top of page
  • Writer's pictureWayne Shelton

Life at the Top

Genesis 41:42-57

Now, at long last, as Joseph is catapulted into the public arena, we begin to see the first evidences of the promised blessing that the seed of Abraham could and would bring to the world. Pharaoh is so convinced of Joseph’s authenticity and capability that he invests him with virtually unlimited authority over the nation. Joseph is to be obeyed without question by every citizen. His only superior is the king himself on his throne. The masses of Egyptians bowed to him, yet they had not been the subjects of his teenage dreams. One cannot help in wondering how Potiphar and his wife reacted to Joseph being elevated far above them in power and social standing, for they had to bow also. This was a dramatic example of God’s principle: ‘Those who honor me I will honor’ (1 Sam. 2:30). God had vindicated Joseph at the highest possible level.

Yes, Joseph was vindicated. Does that mean that all believers who have suffered false accusations, vilification, discrimination, and even imprisonment will live to see vindication? Is lack of vindication an evidence of guilt? History shows us all too clearly that this is not the case. Some are called to ‘be faithful unto death’ (Rev. 2:10), whose vindication will come only after death. Our Lord is the supreme example, and the first martyr, Stephen, is another.

Joseph had passed with flying colors the tests of coping with social ostracism and suffering. Now he has to learn to cope with the exact opposite – wealth, status, and fame. He went straight from the bottom to the top at a speed calculated to make anyone else giddy and disoriented.

How do we cope with wealth, status, and fame, if we have it? For God does give it to some believers, as he did to Joseph. Though we are told in Scripture that there are ‘not many… powerful, not many… of noble birth’ (1 Cor. 1:26), we are not told that there aren’t any. It would be a mistake to think of wealth merely in monetary terms, for although God has gifted many believers with business acumen, there is a wealth of intellect and inventive and practical skills in many fields – gifts of artistic, musical, and literary ability – and a wealth of personality, relational, and organizational talent.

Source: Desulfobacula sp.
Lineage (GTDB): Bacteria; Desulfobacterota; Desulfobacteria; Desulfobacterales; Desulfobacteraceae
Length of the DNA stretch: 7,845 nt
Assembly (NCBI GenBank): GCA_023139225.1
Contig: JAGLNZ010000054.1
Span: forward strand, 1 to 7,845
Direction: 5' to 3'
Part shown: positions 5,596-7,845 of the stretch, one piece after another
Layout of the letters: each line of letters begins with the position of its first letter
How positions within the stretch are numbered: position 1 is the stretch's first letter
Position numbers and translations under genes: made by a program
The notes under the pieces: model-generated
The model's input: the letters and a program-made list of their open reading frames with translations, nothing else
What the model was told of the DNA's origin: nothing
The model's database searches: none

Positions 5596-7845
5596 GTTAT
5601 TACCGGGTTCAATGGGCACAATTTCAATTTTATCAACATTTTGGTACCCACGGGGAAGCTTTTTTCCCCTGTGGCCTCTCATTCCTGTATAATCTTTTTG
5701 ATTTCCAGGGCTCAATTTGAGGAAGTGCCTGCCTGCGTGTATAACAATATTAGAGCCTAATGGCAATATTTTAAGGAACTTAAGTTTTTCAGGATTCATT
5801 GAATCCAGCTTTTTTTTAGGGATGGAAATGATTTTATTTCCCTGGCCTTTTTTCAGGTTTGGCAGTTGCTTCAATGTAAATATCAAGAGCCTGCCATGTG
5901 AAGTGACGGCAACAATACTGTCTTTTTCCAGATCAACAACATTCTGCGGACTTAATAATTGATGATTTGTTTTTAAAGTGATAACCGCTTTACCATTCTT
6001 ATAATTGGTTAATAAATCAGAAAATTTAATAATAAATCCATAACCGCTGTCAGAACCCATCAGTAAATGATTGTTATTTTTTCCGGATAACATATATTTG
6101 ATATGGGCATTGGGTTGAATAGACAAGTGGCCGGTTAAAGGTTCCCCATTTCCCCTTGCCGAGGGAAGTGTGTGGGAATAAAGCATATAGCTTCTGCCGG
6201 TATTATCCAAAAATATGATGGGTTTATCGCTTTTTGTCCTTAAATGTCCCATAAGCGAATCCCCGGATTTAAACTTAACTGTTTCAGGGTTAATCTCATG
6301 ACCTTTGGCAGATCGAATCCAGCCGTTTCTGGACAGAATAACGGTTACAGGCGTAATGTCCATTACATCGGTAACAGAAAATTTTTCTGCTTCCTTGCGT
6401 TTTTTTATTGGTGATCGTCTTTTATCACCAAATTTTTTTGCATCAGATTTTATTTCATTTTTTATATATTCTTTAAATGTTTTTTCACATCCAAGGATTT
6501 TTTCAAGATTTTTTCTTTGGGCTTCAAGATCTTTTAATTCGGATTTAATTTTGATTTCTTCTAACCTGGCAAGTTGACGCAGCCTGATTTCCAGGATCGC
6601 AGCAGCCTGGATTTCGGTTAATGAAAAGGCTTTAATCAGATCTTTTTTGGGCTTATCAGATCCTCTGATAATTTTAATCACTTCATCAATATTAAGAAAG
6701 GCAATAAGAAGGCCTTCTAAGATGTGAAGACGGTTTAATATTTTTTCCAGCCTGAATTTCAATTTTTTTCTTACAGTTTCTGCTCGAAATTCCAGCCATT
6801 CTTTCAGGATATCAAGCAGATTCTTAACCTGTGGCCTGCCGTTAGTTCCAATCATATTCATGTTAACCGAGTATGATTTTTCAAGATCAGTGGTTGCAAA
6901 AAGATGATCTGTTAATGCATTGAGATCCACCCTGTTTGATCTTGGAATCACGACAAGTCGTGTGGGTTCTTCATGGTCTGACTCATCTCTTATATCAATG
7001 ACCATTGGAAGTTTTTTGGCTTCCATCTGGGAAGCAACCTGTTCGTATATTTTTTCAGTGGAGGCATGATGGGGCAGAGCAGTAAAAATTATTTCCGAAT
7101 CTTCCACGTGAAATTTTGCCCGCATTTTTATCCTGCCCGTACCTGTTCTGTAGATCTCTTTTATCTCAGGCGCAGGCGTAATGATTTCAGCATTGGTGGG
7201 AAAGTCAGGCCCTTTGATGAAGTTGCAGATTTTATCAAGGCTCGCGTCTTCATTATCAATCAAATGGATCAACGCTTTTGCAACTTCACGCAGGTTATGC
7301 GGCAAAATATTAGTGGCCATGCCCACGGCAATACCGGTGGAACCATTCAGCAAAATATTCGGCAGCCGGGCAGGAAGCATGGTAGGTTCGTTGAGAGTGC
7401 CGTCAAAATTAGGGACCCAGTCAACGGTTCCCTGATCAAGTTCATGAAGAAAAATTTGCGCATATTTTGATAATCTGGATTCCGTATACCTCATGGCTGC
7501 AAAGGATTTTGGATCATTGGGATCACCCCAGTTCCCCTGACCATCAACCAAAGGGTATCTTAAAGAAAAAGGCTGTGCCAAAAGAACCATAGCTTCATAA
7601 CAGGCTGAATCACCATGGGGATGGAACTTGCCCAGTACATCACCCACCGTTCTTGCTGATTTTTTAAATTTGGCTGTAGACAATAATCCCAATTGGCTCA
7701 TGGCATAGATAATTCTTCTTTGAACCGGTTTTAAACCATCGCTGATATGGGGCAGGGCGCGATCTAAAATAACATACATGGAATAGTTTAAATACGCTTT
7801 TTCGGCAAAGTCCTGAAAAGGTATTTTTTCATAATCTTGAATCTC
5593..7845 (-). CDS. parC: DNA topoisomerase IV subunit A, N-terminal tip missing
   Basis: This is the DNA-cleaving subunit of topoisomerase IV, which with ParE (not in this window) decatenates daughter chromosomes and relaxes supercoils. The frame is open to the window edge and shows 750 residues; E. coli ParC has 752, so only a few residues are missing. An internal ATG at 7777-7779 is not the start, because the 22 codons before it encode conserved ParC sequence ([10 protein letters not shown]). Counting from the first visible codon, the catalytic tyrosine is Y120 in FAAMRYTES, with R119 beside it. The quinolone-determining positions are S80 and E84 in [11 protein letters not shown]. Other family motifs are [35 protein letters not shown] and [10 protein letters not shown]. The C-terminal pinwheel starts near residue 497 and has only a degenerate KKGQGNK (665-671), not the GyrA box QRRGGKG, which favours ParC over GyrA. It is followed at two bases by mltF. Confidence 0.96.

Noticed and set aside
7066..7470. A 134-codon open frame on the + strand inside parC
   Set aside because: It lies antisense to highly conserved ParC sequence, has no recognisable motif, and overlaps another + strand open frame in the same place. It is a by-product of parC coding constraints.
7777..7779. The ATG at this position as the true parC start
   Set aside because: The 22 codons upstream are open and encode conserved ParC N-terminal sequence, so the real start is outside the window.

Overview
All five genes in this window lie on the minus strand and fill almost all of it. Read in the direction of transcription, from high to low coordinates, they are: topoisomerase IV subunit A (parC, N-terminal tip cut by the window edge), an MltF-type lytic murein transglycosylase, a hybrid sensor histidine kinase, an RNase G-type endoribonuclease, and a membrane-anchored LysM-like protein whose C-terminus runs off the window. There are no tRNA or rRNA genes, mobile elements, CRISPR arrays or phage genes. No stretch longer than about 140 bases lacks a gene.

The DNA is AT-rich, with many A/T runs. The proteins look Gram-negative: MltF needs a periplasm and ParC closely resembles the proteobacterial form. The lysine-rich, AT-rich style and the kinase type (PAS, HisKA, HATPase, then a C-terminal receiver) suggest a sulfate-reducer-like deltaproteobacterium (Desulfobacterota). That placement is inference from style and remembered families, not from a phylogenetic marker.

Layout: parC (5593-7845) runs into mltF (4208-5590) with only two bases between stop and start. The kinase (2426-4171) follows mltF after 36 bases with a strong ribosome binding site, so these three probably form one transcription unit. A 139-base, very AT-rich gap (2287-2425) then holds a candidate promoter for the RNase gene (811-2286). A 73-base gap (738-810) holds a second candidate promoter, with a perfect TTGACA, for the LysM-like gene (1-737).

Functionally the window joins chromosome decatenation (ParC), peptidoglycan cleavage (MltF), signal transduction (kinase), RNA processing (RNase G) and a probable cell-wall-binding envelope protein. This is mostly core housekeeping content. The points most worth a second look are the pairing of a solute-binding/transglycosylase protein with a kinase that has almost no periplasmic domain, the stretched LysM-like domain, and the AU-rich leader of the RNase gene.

We are called upon to accept such gifts as from God and to use them in his service and for the benefit of others, but not to trust them nor to trust in them. Money is a root of all kinds of evil, but in the hands of believers who regard themselves as stewards under God, money can be a source of all kinds of good. The early church was certainly grateful to have believers who could afford a home large enough to house a church.

Joseph’s promotion brought immense prosperity and power. It also brought his renaming by Pharaoh. Furthermore, his promotion brought a marriage, again arranged by Pharaoh, into a prominent Egyptian priestly family. While this marriage raises obvious questions, we are given no more information as to the status of her belief; she may even have been a convert to Joseph’s God, as one Jewish tradition has it.

In any case, even if she was not (yet) a believer, Joseph does not appear to have had any choice in the matter, and there is no criticism of him in the text for having married her. Maybe the lesson we need to learn is that though it is God’s stated ideal – indeed, command – that a believer should not marry an unbeliever, he, in his merciful providence, can help people to overcome even in a situation that is far from ideal that may be none of their own making.

With his home firmly established, Joseph threw himself into the task of administering the nation’s agriculture with immense success. Before long, six years passed, and the next landmark in Joseph’s life concerned his own seed: he started a family. Two sons were born.

Doubtless his background must have now seemed a bit remote. He was happily married to an Egyptian; he had a family, great prestige and wealth, and a secure position and future in the Egyptian empire.

Despite all that, he was soon to be confronted with his past in an unexpected and dramatic way that would eventually change his life forever. It was the predicted famine that triggered that confrontation.

I hope you can join us this week as we look at Joseph’s life ‘on the top.’ How did he remain faithful with such success and wealth? How can you remain faithful in your affluence? What must you believe to keep faithful. Scripture calls us to give thanks to our God who is faithful to keep us blameless to the last day.

In Christ,

Pastor Wayne


bottom of page